During my I.R.S. audit (many years ago), the very straight laced agent raised the issue of aggregating all my income and expenses for my multiple activities on one Schedule C, i.e. for Harriete Estel Berman as a sole proprietor.
What are my "multiple activities"?
In every day life this includes my silver repair business, one-of-a-kind artwork, writing, lectures, and exercise instructor several times a week.
Since every one of these activities generates revenue and is dependent on one person...me, I thought of it as all under one proprietorship, i.e. ME. The I.R.S. agent gently rocked her head and commented that some people mix disparate activities to cover up ill-gotten gains. She recommended using a separate Schedule C in the future to report each activity, but she did not enforce compliance retroactively since all income and expenses were itemized and reported accurately.
I'll bet that a lot of my readers also have multiple revenue streams. This is the life of most artists. While it may be too late for 2016 now that your taxes are already done, this is the time to rearrange your record-keeping for 2017.
What is the correct approach for multiple revenue streams?
I try to keep it simple, accounting for clearly distinguishable income and expenses that are unrelated activities. For example, the exercise instructor income and expenses are now separate. Expenses related to exercise instruction are deducted as unreimbursed employee expenses in accordance with the I.R.S.
Since the silver repair business uses the same tools, studio, and skills as my artwork, my artwork and repair activities are still integrated for both income and expenses. Same for lectures and writing since they are so closely related to the artwork. Everything is documented line by line in my Excel revenue and expense documents.
Legally, there have been several precedent-setting cases regarding taxes and creative accounting for creative people (including makers and artists). If you are interested, the three articles below are worth reading to highlight the principles of tax reporting for artists and makers. I find these articles fascinating.
This first link presents the tax case of Susan Crile (artist) most clearly.
Tax Court Judge Appreciates Art More Than Your Average Revenue Agent
Another very clear explanation is provided by Case Review: Crile v. Commission of Internal Revenue. "The decision the Court reached helps artists to remain artists, even if they are not making a profit from their work."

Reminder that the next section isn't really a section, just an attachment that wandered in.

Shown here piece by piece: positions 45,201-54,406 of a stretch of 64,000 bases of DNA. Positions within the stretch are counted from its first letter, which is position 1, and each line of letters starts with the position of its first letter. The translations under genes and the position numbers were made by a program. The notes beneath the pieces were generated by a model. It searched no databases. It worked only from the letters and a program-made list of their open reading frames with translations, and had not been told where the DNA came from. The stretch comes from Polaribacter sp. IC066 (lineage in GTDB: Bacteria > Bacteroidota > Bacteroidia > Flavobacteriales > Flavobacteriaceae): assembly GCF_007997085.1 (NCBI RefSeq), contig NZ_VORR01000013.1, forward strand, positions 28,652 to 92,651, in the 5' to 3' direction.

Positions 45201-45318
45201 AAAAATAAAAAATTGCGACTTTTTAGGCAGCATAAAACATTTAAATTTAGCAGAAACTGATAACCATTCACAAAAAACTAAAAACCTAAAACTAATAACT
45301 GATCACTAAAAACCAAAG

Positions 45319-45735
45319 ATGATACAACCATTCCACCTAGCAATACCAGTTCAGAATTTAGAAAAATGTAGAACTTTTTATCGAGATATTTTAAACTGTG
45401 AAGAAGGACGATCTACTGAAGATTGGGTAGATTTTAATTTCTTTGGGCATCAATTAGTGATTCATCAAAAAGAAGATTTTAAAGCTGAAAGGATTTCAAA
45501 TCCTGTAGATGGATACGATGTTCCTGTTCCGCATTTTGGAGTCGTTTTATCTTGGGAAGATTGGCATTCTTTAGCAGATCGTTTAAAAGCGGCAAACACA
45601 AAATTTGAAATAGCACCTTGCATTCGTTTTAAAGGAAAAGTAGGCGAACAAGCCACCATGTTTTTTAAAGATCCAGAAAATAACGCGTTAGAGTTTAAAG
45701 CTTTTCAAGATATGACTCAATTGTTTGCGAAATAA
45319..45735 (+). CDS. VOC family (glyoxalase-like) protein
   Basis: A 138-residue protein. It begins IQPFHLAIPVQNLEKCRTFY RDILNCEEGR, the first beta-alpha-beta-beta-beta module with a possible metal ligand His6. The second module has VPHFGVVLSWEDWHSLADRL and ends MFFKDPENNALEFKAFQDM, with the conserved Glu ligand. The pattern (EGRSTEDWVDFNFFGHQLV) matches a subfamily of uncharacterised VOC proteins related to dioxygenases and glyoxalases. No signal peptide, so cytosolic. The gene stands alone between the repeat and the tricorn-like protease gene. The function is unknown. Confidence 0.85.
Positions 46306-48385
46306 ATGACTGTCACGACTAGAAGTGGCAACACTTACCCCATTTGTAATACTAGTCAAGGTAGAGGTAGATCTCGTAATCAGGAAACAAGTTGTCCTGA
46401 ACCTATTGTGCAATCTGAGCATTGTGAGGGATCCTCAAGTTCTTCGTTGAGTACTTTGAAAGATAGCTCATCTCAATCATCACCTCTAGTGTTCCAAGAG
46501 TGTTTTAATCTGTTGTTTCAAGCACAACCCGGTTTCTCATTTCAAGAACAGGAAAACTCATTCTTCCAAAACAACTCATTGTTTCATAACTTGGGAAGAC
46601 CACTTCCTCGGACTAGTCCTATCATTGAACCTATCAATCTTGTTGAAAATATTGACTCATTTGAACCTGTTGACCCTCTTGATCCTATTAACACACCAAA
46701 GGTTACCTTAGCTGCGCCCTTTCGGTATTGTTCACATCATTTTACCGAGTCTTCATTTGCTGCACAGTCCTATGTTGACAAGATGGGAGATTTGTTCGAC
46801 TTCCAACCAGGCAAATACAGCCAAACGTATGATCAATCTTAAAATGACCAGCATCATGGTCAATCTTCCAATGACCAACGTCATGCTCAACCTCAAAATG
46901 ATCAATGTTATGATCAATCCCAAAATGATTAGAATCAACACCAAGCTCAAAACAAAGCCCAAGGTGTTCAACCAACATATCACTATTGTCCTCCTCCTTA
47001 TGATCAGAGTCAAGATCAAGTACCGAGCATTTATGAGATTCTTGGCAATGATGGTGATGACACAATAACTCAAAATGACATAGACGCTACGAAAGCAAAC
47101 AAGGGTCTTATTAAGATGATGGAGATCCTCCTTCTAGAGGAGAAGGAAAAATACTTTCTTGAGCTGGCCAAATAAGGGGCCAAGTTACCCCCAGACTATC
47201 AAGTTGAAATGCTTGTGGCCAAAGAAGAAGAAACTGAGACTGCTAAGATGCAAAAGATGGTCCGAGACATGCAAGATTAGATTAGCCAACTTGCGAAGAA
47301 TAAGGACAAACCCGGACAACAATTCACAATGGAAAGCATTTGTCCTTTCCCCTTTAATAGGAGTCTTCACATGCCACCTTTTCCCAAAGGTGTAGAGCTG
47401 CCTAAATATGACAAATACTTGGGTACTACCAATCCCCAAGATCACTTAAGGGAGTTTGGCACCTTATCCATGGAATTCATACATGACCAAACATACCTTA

And a similar article in Forbes Magazine, Susan Crile Paints A Picture Of Tax Court Victory For Artists, highlights this exceptionally interesting case in which an established artist offset her teaching income with generous deductions as an "artist."
A very important point in this example is that "the economic losses she actually sustained in her art business were substantially smaller than the tax losses reported on her Schedules C, owing to the inclusion of many personal expenses when calculating her business income."
Crile won in her first court appearance, but may still be sued over what the IRS perceives as excessive deductions. To avoid IRS audit, I would recommend deducting only ordinary and necessary business expenses every year with a conservative justification especially if you show a net loss year after year.
If losses are persistent, the IRS may question whether you are conducting your business with the intent to earn a profit.
I've heard lots of people say (including the I.R.S.) that a "business" should earn money at least 3 out of every 5 years. For the sake of argument, I just wonder how that holds water when companies like Twitter have not ever made a profit. "10 years later, Twitter still isn't close to making money". In fact, Time magazine reports that "Twitter Has Lost a Staggering Amount of Money."
2020 Update: Twitter had it's first profitable year in 2019.
So why can Twitter continue to lose money for years, while an artist can't? There are no easy answers to making money for artists or Twitter, but acting like a business is important. To minimize the risk of trouble with the IRS, keep your expenses conservative.
This post was updated on December 13th, 2021.